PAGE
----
Monday, December 15, 2014

DVD Review: Attack of the Morningside Monster

Text © Richard Gary / Indie Horror Films, 2014
Images from the Internet

Attack of the Morningside Monster
Directed by Chris Ethridge
Making Monster Productions / Blue Dusk Productions
Apprehensive Films
93 minutes, 2014

The fictional town of Morningside is in New Jersey, and the two top cops are a local (Tom Haulk, played by Robert Pralgo), and one from the Bronx (Klara Austin, embodied by the underrated Tiffany Shepis, who started out in the Troma camp). I really didn’t get a Jersey vibe from the film (it’s based on the more rural Wharton area; I drove through it on 80 more times that I remember) mostly due to the lack of Tri-State accents, but considering it was filmed in Lawrenceville, GA, that’s not surprising. All I’m sayin’ is it goes without sayin’, as I once overheard someone say.

Someone is gruesomely (of course!) killing off some local drug dealer scumbags while wearing a hooded robe and a cool ritual mask (see the DVD cover above). Using various devises such as power slicers and a kind of mace, victims are immobilized and have internal organs removed; sometimes this happens while they’re still alive.

There is nothing exotic or artsy about this film as far as form goes, but sometimes meat and potatoes is just what is needed. Skip the weird shadows, the strange angles, the symbolic lighting, and just get to the “meat” of the matter. Director Chris Ethridge, in his first full length release, cuts to the chase and gives the audience a taut and bloody drama without the bells and whistles, just gristle. Perhaps, over time, this will change, but that’s okay, too. I believe that many directors try too much on their first outing, and find out that it’s harder work than was necessary to advance the action. The fact that this release has won a bunch of awards in festivals shows that it’s definitely reaching where it is needed.

You know what’s a good sign? I didn’t figure out the killer for a while, which is rare. I made guesses, and was wrong on three of them. When I did figure it out, about 20 minutes before the end, I thought “really?”, sometimes the trickiest of all choices is in front of your face.

For a first full feature, Ethridge manages to find some real talent, with lots of credentials. The two leads, for example, are seasoned professionals, with Pralgo being in a bunch of high-level cable shows and major films, and Shepis has a long history in the genre. The big name here, though, belongs to Nicholas Brendon, who was Zander in the popular series Buffy, The Vampire Slayer. Okay, yeah, he’s a pretty one-note actor, but there is no doubt he is known.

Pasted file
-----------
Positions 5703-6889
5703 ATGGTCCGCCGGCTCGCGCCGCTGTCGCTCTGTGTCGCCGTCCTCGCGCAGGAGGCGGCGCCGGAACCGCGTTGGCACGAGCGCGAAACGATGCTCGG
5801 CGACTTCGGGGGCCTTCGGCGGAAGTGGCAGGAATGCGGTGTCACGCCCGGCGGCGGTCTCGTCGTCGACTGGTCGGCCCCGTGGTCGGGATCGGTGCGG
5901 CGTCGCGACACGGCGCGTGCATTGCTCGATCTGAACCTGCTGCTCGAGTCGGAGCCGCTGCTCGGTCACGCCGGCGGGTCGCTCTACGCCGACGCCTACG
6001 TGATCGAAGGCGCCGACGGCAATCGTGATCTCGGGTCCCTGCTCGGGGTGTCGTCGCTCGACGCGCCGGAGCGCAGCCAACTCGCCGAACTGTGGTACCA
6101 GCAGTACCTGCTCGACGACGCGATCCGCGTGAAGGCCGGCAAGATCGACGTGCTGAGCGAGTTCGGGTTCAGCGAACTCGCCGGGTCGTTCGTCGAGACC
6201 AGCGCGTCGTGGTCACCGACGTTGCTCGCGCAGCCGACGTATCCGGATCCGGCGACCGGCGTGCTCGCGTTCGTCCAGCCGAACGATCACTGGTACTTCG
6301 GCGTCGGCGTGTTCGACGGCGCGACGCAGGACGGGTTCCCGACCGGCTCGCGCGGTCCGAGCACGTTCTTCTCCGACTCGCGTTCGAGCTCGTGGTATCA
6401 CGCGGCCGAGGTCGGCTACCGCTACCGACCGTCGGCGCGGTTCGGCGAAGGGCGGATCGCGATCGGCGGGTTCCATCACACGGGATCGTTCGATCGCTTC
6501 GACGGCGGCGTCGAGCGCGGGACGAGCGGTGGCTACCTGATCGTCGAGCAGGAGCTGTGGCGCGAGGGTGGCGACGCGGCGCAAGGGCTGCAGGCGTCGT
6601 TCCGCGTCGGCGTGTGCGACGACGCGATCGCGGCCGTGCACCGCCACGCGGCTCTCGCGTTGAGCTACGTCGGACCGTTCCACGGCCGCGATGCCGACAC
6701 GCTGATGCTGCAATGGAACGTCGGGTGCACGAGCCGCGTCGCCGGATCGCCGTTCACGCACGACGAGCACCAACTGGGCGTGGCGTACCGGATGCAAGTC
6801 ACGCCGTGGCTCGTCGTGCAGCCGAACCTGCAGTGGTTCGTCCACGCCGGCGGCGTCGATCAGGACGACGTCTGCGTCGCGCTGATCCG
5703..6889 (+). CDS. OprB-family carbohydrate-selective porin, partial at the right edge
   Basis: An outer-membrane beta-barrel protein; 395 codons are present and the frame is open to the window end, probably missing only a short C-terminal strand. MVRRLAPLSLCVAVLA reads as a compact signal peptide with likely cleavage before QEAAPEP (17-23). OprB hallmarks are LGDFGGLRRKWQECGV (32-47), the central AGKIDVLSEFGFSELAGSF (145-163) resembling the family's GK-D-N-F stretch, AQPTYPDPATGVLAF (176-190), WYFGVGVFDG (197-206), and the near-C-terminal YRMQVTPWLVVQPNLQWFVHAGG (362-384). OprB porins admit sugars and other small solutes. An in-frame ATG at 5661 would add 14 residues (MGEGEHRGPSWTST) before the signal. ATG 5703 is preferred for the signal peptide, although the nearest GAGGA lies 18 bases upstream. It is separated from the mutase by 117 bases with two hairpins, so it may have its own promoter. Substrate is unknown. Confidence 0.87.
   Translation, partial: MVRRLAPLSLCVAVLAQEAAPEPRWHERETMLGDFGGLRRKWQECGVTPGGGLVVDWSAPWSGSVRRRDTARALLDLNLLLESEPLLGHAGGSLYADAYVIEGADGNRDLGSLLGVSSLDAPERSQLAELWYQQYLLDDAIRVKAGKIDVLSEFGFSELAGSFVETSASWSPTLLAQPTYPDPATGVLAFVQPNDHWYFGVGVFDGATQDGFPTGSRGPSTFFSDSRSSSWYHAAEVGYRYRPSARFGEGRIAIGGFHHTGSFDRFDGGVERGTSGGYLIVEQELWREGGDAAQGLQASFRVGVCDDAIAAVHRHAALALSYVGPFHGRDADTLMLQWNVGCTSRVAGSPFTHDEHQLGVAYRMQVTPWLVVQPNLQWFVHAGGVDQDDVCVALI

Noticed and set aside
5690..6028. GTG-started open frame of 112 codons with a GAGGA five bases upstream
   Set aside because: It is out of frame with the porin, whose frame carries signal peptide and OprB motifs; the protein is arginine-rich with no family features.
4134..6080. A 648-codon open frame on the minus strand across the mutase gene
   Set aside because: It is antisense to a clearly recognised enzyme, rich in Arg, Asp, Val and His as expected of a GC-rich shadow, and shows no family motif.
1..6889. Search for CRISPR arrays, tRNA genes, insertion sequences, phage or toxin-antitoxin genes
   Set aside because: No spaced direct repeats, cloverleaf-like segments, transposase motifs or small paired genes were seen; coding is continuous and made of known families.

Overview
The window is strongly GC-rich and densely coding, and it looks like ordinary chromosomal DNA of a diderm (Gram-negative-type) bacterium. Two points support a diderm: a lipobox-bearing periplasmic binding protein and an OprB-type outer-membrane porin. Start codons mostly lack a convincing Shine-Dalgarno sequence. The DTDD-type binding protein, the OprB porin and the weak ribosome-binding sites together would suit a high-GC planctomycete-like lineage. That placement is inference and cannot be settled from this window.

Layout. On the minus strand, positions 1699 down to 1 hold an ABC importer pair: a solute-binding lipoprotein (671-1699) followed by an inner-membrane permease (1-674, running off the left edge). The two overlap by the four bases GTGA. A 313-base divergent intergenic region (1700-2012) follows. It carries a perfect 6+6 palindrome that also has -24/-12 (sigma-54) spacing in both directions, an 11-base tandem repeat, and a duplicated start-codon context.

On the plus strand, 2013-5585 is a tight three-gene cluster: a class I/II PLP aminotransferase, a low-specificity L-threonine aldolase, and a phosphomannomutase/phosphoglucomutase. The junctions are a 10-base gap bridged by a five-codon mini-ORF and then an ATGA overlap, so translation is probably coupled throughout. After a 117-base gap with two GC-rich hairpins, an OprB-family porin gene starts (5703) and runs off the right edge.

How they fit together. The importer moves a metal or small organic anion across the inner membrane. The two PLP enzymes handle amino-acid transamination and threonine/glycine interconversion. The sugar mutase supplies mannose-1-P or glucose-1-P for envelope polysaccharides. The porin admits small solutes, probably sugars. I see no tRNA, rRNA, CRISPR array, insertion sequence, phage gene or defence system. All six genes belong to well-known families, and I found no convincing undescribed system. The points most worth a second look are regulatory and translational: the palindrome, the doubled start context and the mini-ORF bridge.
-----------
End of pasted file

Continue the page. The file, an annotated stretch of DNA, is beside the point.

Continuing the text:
For me, the fault that is in the film – and this is true of most genre releases both big and small – is the shallowness of exposition. Why is someone from the Bronx the Deputy Sheriff? What is her background? Who is the Sherriff’s girlfriend (Catherine Tabor)? The bad guy’s wife (more cameo than anything by the lovely April Bogenshultz)? There is, fortunately, some indication of why the Sherriff is so committed to his best bud’s wife (Amber Chaney, who played Avox in The Hunger Games)?

On the flip side, what is great about the writing is that it isn’t cut and dry in that the “monster” is not – er – unhuman (e.g., Jason, Michael). Mistakes are made, and people who should not be involved become victims by accident. I think this is a real bonus and one I’d like to see kept up in other films. Kudos. Also, there is a great red herring a bit over half-way through that is not only well played, but well placed.

Nudity is kept at a minimal, and the gore effects look really good. There isn’t an overabundance of visceral matter, but what is present is nice and messy. Most of it is post-attack, rather than the actual action.

The extras are a couple of trailers and an interesting commentary track with the director/co-producer, writer/co-producer Jayson Palmer, and co-producer Michael Harper discussing the production, actors, and all that. Though I don’t remember who is saying what (one of the problems with three or more people on a track), it’s kind of irrelevant because it’s the info that matters.

I like that the film doesn’t do the usual killer pseudo-teens + sex = death (though there is a bit of a nod to that), and that most who die deserve it, so when those who aren’t “worthy” bite it, it actually makes it more moving. It may be meat ‘n taters, but as I said, sometimes you can get more accomplished by going for why the audience is there in the first place.


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